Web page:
We then had lunch in a 50s style cafe, Cafe de la Cathedrale, which was jammed with bits of Americana. The food, however, was all France with artichoke, cheese, and ham, all well prepared and tasty. After lunch we joined a guide from Only Lyon who showed us around the old part of the city, a huge cathedral that was under repair, and through semi-secret, semi-private, hidden passages and courtyards called traboules. These are like extra-fancy alleyways that cut through blocks of housing and business, often giving access to inner apartments and such.
On the third day, we took a food & wine tour with Lyon Food Tour. I ate so much cheese. So. Much. Cheese. There was plenty of other food, too. The tour wasn’t short and they didn’t skimp on food. Our guide did explain that food tours were fairly new to Lyon and that it was weird for a lot of the restaurants because popping in for a few bites and then moving on just isn’t how the French eat, at least, not in Lyon. When we finished, we waddled to a train and headed across town to visit the Lumiere Museum. The Lumiere brothers’ old home and studio now serve as a museum to the pioneers of film – I would consider this a must-visit if you are a film fan. The nearest Metro station to the museum (Monplaisir-Lumiere) had an art installation showcasing the history of film that was pretty cool – you can see some video of it here. Returning that night to our hotel, we stopped at Les Halles de Paul Bocuse, a kinda fancy covered market/food hall.
Day four found us on a high speed train to Aix-en-Provence where we met a friend for lunch and a bit of sightseeing. We visited Cezanne’s studio, enjoying some of the views he would have had. Then we went to the town center where we had to navigate one of the biggest and most confusing underground parking lots I’ve ever encountered. I swear it actually defied physics. We went down three levels, took a wrong turn and came out at the same level we’d gone in, even though we didn’t go up. Anyway. The city center looks like a mini-Paris, with long open boulevards and many open-air cafes. The buildings are even built in a similar style. I could definitely see visiting Aix again. It might make a good base for exploring Southern France.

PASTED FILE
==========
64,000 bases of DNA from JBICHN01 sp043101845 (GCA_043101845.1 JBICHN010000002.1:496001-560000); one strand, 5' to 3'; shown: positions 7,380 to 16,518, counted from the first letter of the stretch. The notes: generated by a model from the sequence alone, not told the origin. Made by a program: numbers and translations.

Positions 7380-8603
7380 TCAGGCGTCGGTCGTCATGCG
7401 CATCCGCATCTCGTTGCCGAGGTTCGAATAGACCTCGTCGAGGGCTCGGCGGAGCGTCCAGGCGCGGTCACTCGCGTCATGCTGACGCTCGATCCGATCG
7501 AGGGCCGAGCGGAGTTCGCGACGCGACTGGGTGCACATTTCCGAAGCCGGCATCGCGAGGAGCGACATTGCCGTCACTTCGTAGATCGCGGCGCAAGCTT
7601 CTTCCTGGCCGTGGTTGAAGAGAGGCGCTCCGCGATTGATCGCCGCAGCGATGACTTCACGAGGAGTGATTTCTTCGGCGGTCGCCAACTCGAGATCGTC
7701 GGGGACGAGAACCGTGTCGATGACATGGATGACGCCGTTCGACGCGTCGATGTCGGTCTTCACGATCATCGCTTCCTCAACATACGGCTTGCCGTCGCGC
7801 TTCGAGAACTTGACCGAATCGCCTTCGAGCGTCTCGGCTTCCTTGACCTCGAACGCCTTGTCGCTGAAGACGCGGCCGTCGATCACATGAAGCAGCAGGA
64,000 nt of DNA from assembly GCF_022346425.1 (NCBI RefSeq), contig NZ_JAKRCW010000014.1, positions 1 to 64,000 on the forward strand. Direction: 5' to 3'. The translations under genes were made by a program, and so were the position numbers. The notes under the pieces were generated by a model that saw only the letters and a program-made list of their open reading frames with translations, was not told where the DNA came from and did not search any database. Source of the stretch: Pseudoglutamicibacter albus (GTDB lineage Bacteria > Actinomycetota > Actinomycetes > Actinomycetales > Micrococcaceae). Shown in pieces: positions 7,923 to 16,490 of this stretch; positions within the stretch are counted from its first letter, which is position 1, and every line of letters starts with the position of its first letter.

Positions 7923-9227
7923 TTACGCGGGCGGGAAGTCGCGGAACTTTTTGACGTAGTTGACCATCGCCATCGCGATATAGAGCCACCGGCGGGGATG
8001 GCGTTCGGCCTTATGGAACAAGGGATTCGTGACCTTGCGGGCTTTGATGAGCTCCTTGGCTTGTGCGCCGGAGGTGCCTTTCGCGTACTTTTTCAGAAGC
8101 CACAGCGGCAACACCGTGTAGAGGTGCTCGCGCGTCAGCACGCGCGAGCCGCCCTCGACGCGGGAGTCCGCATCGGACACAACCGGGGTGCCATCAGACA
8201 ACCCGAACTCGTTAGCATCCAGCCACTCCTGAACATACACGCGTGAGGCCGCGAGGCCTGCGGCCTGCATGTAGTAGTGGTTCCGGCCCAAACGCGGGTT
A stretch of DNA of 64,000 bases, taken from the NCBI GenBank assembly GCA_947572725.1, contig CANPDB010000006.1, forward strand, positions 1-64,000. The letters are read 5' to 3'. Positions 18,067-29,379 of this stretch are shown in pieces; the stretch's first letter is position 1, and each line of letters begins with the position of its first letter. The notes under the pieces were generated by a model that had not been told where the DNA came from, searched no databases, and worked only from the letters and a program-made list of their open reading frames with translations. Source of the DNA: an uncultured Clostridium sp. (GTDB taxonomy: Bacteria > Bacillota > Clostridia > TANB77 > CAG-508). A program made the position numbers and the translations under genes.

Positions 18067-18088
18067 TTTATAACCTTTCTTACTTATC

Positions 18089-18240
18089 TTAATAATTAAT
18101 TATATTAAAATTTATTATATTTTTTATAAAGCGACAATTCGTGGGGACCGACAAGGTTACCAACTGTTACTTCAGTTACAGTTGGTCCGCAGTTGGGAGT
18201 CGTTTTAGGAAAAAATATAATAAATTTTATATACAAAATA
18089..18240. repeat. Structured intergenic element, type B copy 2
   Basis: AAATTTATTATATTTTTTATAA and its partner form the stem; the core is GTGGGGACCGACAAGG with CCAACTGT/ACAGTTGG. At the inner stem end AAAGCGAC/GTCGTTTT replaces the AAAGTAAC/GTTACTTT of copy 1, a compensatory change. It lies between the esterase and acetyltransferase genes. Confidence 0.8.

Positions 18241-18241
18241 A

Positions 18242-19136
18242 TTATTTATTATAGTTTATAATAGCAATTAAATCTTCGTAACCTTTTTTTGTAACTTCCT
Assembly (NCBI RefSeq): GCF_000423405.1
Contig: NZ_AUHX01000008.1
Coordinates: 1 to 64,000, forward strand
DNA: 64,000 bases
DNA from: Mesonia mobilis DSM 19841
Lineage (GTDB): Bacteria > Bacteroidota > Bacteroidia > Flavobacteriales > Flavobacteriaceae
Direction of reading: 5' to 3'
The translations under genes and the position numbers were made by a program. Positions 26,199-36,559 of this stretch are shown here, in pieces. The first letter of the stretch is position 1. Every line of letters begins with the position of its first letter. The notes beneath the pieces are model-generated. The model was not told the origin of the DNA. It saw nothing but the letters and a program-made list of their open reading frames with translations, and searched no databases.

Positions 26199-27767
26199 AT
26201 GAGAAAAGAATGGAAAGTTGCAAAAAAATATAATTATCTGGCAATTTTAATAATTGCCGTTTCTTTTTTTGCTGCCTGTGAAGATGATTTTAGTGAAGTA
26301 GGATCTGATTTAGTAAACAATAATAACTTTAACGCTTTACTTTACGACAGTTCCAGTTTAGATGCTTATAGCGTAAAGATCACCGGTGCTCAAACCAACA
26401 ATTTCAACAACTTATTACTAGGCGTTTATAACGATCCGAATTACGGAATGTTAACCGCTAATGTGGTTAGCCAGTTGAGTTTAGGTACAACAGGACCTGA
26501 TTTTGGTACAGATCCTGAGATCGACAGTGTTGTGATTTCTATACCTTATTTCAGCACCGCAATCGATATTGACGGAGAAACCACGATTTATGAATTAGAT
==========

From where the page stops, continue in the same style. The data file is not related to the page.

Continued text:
The following day we left Lyon for Barcelona. It was hard to believe (and still kind of is now) that the day we got on the train to head to Barcelona was the halfway point of our honeymoon! Lyon was my first experience with France. I’d been very nervous, as you hear stories about the French, and of course my ability to speak the language is below zero. I have a better ear for Cantonese than I do French. It’s like there’s a mental block. Yet, like pretty much everywhere we’ve been, we found that if you are polite, friendly, and make the effort, people are nice, understanding, and will help you out as best they can. Sometimes that means finding the one waiter who can speak English. Sometimes it just means finding the one word you know on a menu, pointing to it, and hoping for the best (it’s usually the best). Lyon was absolutely lovely and definitely a city I could see spending more time in. It might even be a good place to base out of if you want to explore Western Switzerland, as it’s a heck of a lot cheaper and of course it’s Europe, so trains will get you where you want to go.